For many years now, the New York Times has sanitized radical Islamic groups, militant Islamic leaders and even Islamic terrorist attacks. The paper has does this by deliberately omitting critical details that would discredit Islamist groups. For example, the Times routinely describes the Council on American Islamic Relations (CAIR) as either being a civil rights or a Muslim advocacy group. In reality, CAIR was started as a front for Hamas and continues to serve as one. But over the course of more than two decades, the Times has never reported on any of the many government documents and official transcripts that prove CAIR’s role as a front group for Hamas.
And when reporting on many of the Islamic terrorist attacks that have occurred in Europe in recent years, the Times has often omitted the key fact that the Islamist attacker often yelled out “Allahu Akbar” before committing his terrorist atrocity, despite no such reluctance by European media to report such critical facts.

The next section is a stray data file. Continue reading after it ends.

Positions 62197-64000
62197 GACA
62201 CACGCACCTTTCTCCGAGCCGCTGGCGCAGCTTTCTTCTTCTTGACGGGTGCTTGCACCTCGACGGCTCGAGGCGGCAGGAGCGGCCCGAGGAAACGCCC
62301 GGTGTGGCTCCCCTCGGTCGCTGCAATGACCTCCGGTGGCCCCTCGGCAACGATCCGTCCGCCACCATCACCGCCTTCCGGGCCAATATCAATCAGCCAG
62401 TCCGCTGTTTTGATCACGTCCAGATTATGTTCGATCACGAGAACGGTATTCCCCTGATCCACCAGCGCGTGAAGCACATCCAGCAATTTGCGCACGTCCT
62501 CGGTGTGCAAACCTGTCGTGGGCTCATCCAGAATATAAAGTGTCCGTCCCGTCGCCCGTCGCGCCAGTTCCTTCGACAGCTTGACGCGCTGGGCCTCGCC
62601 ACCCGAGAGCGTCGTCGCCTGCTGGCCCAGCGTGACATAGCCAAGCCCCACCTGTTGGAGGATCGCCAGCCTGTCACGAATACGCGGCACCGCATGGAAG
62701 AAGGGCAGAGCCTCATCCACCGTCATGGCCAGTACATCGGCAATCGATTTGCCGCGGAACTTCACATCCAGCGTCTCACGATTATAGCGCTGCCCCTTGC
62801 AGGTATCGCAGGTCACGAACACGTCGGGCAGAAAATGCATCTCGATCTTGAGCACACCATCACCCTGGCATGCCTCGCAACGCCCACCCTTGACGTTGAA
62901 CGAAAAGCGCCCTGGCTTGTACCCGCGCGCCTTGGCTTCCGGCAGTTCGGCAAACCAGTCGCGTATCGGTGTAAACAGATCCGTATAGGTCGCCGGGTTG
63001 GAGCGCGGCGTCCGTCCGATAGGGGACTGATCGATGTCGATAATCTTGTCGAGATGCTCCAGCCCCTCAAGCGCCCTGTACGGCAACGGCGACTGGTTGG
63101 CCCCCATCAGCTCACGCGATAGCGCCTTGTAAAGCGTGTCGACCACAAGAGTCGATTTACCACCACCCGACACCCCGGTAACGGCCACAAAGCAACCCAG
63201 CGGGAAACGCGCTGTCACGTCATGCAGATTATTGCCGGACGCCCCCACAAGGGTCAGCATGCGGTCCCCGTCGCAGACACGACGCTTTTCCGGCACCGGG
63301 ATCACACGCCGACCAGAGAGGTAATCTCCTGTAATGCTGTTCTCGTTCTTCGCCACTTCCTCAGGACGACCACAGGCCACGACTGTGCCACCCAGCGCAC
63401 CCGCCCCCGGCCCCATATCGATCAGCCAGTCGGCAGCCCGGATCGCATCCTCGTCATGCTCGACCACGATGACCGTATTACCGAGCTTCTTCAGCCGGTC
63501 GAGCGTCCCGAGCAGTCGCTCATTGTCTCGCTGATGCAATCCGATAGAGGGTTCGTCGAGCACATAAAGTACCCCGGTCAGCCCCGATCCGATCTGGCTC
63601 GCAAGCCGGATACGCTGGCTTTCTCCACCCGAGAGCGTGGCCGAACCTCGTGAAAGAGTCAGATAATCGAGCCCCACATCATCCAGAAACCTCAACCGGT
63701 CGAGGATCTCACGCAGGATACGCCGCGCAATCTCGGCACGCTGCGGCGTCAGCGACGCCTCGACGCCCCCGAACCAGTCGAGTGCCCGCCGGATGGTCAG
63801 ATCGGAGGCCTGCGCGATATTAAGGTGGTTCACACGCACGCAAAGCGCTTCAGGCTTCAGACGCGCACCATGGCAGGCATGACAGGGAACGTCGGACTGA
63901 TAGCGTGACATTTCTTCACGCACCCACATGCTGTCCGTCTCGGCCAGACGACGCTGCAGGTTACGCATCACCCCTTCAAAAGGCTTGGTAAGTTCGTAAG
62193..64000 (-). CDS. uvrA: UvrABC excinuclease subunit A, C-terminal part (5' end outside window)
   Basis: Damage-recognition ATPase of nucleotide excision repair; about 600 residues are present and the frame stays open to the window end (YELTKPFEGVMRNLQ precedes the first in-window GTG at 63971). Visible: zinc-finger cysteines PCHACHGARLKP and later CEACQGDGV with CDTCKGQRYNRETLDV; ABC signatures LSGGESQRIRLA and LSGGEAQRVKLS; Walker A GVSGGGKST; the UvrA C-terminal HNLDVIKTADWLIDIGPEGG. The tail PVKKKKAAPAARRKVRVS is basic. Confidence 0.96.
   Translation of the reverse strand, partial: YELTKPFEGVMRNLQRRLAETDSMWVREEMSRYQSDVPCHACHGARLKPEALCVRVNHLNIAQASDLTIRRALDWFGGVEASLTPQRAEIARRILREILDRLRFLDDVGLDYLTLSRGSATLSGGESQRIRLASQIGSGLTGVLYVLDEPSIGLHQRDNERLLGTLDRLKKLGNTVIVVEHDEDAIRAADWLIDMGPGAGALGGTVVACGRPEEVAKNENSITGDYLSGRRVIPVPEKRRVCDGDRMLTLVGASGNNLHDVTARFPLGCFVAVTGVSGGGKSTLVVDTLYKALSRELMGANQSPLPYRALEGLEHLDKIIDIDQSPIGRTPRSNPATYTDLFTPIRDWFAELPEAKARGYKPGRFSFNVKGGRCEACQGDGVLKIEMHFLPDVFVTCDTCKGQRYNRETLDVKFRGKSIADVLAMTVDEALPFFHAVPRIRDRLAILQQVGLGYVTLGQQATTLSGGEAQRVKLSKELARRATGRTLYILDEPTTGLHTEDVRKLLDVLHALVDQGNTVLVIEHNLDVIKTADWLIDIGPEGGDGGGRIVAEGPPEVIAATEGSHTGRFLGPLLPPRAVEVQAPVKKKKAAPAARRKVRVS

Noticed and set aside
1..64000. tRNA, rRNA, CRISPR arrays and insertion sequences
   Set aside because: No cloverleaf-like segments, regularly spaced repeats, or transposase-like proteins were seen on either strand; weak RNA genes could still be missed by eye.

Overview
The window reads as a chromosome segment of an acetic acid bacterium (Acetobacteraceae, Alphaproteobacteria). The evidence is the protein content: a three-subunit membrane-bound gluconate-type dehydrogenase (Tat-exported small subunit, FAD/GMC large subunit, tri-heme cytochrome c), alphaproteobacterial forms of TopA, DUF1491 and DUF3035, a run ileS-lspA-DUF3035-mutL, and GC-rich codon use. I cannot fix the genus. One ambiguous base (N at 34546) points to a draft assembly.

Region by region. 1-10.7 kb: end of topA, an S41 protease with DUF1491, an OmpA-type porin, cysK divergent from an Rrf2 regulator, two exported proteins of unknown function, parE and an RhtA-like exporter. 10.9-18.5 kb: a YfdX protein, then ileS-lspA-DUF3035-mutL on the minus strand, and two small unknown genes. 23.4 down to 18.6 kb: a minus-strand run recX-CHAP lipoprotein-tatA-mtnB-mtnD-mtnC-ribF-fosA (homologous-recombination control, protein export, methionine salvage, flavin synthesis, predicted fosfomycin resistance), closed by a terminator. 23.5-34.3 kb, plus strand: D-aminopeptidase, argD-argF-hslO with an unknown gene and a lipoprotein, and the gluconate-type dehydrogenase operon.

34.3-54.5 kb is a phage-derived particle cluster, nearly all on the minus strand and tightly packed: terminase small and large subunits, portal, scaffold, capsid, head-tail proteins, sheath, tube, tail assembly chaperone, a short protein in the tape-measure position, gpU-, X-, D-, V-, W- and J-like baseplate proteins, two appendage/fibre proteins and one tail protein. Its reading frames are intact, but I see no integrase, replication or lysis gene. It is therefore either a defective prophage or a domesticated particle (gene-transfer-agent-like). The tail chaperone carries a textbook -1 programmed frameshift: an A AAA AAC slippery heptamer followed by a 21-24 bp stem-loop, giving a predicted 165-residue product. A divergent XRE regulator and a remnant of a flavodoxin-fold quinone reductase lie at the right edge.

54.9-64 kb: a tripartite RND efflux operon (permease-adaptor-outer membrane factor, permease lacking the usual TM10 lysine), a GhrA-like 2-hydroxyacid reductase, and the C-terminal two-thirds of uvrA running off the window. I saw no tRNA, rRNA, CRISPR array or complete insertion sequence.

Last week’s Times’ reporting on the arrests of Muslim extremists in a compound with 11 starving children who were being taught to carry out school shootings offers a glaring case in point.
Local authorities searching for a missing special needs 3-year-old boy discovered his body, and 11 starving children, on a remote New Mexico compound loaded with weapons. In a story on the discovery and resulting arrests of the adults involved, the Times omitted a key statement the local New Mexico sheriff made earlier in the week who said, according to the Associated Press, that the “adults [arrested] at the compound were considered ‘extremist of the Muslim belief’ adding that it was part of the investigation.” The AP reported those comments; why didn’t the Times?